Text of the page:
Account for Shs13b before you get more, MPs tell Bamugemereire land probe

Lady Justice Catherine Bamugemereire (FILE PHOTO)

A section of lawmakers have insisted that the Commission of Inquiry into land matters must account for Shs13 billion it received from the Ministry of Finance before receiving an extra Shs7 billion despite Speaker Rebecca Kadaga barring them from the move.

About a month ago, Mr Keith Muhakanizi, the Secretary to the Treasury, blocked a request from the Commission for more Shs7 billion, until they provide accountability.  However, on Monday, Speaker Rebecca Kadaga told MPs on the Physical Infrastructure Committee that demanding for accountability of Shs13b and an interim report would delay completion of the commission’s work.

Nevertheless, the legislators maintain that accountability should be provided or else tax payers lose huge sums of money.

“We are the appropriating authority, we set the terms because the Shs13b we have given them is a lot of money so they should justify why we should give them more,” said Busiro East MP Medard Segona. Sseggona on Tuesday.

Bukomansimbi Woman MP Veronica Nanyondo also insisted that the Land Probe must be transparent.

“Transparency and Accountability makes one or Commissions be assessed whether the money that was given out to do certain work yielded a good or bad impact towards society or country development,” she said.

Led by Justice Catherine Bamugemereire, the seven-member Commission was set up in 2016 to look into the effectiveness of the law and processes of land acquisition, administration, management and registration in Uganda following increasing land conflicts. They effectively began work on May 3, 2017.

President Museveni poses with the seven members that make the Commission of Inquiry into land matters on December 8, 2016.(COURTESY PHOTO)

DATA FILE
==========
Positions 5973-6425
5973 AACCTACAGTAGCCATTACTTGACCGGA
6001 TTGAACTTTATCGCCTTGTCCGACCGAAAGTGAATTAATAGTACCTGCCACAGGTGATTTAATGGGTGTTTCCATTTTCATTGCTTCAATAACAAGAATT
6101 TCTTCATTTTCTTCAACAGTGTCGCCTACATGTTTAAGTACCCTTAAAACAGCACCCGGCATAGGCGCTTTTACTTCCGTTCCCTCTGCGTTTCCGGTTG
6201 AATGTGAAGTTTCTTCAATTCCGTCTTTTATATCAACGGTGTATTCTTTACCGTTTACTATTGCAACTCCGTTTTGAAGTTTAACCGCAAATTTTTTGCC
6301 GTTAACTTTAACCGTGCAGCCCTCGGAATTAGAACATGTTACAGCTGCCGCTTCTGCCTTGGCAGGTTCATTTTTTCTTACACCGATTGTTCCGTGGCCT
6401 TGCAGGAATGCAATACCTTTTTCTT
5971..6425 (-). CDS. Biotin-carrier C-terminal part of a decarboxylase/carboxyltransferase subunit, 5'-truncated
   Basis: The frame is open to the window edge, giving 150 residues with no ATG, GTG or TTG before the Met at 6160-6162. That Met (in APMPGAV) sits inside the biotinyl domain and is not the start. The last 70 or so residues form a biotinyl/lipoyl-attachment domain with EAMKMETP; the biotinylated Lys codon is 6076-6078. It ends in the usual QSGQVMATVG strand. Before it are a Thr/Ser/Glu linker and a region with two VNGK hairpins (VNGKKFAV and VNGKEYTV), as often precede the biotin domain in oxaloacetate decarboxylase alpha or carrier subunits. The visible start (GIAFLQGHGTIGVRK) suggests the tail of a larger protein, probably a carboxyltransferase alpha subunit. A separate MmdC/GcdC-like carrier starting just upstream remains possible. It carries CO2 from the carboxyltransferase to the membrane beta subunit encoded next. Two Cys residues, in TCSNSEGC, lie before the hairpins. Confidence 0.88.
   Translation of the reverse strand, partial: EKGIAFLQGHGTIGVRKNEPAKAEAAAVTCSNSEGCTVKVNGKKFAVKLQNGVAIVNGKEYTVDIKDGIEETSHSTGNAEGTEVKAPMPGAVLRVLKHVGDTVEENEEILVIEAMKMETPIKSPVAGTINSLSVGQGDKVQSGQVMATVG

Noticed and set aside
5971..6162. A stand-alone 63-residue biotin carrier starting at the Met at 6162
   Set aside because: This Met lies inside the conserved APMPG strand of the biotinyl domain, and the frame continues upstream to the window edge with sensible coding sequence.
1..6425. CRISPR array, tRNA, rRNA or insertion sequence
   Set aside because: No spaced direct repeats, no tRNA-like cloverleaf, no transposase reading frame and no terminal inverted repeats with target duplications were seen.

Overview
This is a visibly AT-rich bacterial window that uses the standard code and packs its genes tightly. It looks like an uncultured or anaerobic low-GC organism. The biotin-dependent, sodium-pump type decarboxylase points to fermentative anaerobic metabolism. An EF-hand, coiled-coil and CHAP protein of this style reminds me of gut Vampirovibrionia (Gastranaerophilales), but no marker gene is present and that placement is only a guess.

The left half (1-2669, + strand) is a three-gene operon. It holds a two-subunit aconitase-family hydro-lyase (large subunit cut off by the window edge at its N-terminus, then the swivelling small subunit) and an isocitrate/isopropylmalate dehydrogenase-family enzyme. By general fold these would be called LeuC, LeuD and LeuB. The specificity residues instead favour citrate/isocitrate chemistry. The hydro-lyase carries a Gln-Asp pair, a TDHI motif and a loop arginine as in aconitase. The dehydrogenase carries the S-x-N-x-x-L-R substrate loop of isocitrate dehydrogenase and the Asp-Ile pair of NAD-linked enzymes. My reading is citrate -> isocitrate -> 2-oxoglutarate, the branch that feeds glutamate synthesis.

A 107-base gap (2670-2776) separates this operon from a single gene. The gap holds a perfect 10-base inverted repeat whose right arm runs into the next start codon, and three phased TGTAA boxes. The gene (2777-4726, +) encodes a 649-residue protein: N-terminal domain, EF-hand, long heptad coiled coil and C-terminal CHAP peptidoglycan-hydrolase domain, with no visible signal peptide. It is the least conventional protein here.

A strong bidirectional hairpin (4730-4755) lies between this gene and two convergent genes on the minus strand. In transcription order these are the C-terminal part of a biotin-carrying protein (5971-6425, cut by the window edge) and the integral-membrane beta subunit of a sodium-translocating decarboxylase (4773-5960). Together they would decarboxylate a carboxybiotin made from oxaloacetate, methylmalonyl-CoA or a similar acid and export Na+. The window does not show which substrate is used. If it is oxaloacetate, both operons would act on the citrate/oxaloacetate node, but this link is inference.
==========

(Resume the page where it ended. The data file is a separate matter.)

However, the manner in which the Commission spends money has raised eyebrows among officials from the Ministry of Finance, including the Permanent Secretary, Mr Keith Muhakanizi. Sources said the commissioners are paid about $200 (about Shs720,000) per sitting and  $690 (about Shs2.5m) per day whenever they travel abroad. The team has already been to Ghana, United Kingdom, and South Africa. In each country, they have spent about seven days, which translates into about Shs470m for the seven commissioners.

And now Physical Infrastructure Committee chairperson George Nsamba (Bbale County) insists that an accountability report must be handed to Parliament.

“Before we approve any further requests, can the Lands Minister first provide the actual expenditures by the Commission as at the end of the third quarter (2017/18) and also table the projected total budgetary requirements of the Commission till the conclusion of its assignment?” said Mr Nsamba.

Masaka Municipality MP Mathias Mpuuga said accountability is a must since the money involved is for the tax payer.

“Commissions and projects need midterm accountability; postmortems will not remedy a culture of impunity,” said Mpuuga.

He added that, “How else do they explain their justification for continuing with the work, accountability is a must.”

Lands Minister Betty Amongi recently told Parliament that a budget allocation to the commission for the financial year 2017/18 was Shs15b or which Shs12.9b has so far been spent.

She said the Commission requested for another Shs7b as supplementary budget to execute its mandate.

Amongi said she had already instructed the Commission to provide a detailed accountability report to her office, a copy of which will be sent to Parliament.

The commission is expected to wind up their work on May 9 but still has backlog of about 4,500 complaints, which they are yet to address.

In January, they handed over an interim report to the President after 120 days of public hearings.

Several people, among them,  government officials, local leaders and businessman have been grilled by the commission over various cases including land grabbing, murder, forceful evictions.



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